Emerging Technologies

Before any future investments proceed, Ontarians need transparent, comprehensive information about the costs and benefits and the resulting impacts on electricity rates.

Many new technologies and approaches, like energy storage (batteries, pumped storage, etc.), electric vehicles, distributed energy resources (DER) and demand response are significantly changing the way Ontario produces and delivers electricity to our homes and businesses. These changes include new players -private developers and investors, technology and service providers. There is also a new consumer group -“prosumers”- people who produce and use their own electricity and sell their surplus to the system.

These new technologies and approaches can be integrated to create a micro-grid, a discrete energy system of DERs and consumer loads that can disconnect from the traditional grid and operate autonomously.

Developers, private investors, institutions like hospitals and schools and prosumers can share the revenues and establish their own “local, reliable” energy security. For utilities, it presents “non-wires alternatives or NWAs”. By engaging in load-modifying distributed generation and storage technologies, NWAs offer utilities a mechanism by which to leverage the growth of distributed energy resources. These non-traditional options help defer, mitigate and or potentially eliminate the need for traditional utility investments in transmission and distribution infrastructure.

They also raise key policy questions. How will the costs and benefits be defined and shared among the stakeholders? Who will pay for stranded assets created when traditional infrastructure is not needed before the end of its economic life? Have provisions been made for the decommissioning and management of wastes from these new technologies? Will Ontario continue to have one uniform electricity price for all Ontarians?

  • Regulators are focused on determining: the value of DERs; “value stack” for energy storage and microgrids; the costs; and, how these will be shared among the stakeholders. Consumers ultimately foot the bill.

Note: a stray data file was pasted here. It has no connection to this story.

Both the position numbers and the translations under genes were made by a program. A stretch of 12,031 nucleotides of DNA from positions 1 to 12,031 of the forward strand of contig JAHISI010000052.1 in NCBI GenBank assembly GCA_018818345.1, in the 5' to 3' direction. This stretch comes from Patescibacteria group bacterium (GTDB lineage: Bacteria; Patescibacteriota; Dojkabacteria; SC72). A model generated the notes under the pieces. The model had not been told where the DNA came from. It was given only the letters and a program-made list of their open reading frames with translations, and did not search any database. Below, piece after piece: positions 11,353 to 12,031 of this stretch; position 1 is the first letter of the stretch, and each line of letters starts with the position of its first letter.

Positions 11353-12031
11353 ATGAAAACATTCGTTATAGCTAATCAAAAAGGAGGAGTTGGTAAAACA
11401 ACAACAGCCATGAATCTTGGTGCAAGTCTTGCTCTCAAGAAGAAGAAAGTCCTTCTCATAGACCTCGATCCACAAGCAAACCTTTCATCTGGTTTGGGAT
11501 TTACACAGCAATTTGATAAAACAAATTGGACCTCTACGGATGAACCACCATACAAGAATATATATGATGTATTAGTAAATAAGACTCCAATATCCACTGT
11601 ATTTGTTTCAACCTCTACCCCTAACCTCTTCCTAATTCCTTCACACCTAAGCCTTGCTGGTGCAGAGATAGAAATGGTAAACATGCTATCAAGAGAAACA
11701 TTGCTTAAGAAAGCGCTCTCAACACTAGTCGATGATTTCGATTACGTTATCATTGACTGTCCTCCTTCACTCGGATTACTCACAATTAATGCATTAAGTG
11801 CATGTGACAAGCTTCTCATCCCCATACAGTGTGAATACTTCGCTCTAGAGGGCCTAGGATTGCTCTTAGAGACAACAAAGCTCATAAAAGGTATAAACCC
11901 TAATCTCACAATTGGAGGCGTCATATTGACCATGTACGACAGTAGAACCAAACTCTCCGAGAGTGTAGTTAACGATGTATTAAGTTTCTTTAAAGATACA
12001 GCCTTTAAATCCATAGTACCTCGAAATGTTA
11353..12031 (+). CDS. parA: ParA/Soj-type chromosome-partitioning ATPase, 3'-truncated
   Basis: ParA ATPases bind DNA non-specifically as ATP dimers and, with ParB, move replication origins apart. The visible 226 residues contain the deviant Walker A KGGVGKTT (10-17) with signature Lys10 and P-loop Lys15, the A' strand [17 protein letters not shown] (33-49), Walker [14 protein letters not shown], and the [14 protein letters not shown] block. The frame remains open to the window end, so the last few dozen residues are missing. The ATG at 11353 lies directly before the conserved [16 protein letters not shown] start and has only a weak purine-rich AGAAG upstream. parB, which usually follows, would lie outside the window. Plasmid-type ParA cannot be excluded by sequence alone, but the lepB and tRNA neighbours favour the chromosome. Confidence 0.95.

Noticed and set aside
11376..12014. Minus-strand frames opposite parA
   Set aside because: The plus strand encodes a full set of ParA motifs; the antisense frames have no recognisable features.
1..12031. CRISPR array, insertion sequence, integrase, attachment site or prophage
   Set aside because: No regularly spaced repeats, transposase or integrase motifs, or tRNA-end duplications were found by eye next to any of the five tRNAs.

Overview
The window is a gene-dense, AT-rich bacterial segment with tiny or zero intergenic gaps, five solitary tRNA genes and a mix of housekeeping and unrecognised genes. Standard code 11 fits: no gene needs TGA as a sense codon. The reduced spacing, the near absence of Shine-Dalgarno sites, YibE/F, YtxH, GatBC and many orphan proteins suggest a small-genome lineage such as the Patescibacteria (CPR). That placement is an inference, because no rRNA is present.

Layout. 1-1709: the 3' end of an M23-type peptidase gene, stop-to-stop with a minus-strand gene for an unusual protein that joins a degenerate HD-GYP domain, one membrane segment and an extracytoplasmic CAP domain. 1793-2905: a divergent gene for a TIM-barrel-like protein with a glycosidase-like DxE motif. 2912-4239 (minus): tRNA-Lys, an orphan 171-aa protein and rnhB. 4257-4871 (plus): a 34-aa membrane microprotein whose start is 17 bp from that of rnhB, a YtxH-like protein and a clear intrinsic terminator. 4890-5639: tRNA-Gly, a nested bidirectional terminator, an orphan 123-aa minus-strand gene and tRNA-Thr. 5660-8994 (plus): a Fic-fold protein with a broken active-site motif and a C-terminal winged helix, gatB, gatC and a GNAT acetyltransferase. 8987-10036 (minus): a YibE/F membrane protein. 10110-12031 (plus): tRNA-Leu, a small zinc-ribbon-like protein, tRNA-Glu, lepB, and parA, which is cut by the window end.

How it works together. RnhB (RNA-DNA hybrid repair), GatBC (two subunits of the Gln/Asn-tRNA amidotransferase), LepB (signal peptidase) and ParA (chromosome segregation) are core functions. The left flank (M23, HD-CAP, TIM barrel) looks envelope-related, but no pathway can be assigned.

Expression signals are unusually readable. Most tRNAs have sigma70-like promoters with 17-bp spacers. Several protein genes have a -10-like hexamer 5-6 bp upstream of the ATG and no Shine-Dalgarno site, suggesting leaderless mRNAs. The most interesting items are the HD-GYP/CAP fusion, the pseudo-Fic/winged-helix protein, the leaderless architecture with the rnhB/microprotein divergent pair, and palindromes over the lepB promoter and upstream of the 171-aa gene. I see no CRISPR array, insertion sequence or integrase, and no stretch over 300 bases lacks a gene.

• The life cycle economics of these emerging technologies are typically in the 20-30 year range compared to a hydropower plant that can run 100 years or a nuclear plant that can operate for 60+ years. This means shorter investment cycles for consumers.
  • Consumers leaving the traditional grid for a microgrid can potentially strand the former’s assets. To cover these costs, states like California have set an “exit fee” for customers leaving the traditional grid.
  • Ironically, some microgrid advocates see the decentralized electricity systems as more efficient and cost effective than the traditional bulk system. At the very same time, some of the new players are calling for the aggregation the DERs and microgrids into large “virtual power plants” given economies of scale.
  • In Ontario, decentralization of the bulk electricity system is being accelerated by the provincial government’s adoption of region based electricity planning. Currently, twenty-one such plans have been developed across Ontario. While this “downloads” accountability for energy decisions to the local level, it is not clear how regulators will apportion the costs and benefits of a regional plan, all regional plans and the bulk electricity system. Potentially, this could lead to electricity price variations across Ontario and a system based on the consumer’s ability to pay, not “power to the people” at a universal price.
  • This decentralization trend and the associated cost pressures are occurring at a time when Local Distribution Companies (LDCs) are already juggling other significant challenges—infrastructure renewal, modernization, changing workforce, etc. Many LDCs have established “unregulated” subsidiary companies with private sector partners to pursue the new business opportunities and share the profits. Ontario consumers have no transparent way of knowing whether the deals are fair to them.
  • There are several potentially negative environmental impacts that depend on the type and efficiency of the technologies being used:
    • Storage batteries use raw materials like lithium and lead which present environmental hazards if not properly managed, disposed of and or recycled. Much more work is required to determine the environmental impacts of these technologies/microgrids and funding requirements and sources for their decommissioning and management of wastes.
    • Many microgrids involve combustion, especially the use of pollution emitting fossil fuels. While these impacts may be smaller in scale compared to a large power plant, they may also be closer to more densely populated areas. These new systems may also be less efficient than larger plants given economies of scale.
  • The integration of DER/microgrid systems and the bulk electricity system should include the development of appropriate safety and training standards and practises to ensure continuing public and worker safety.

Please visit the following website for more information on Emerging Technologies:

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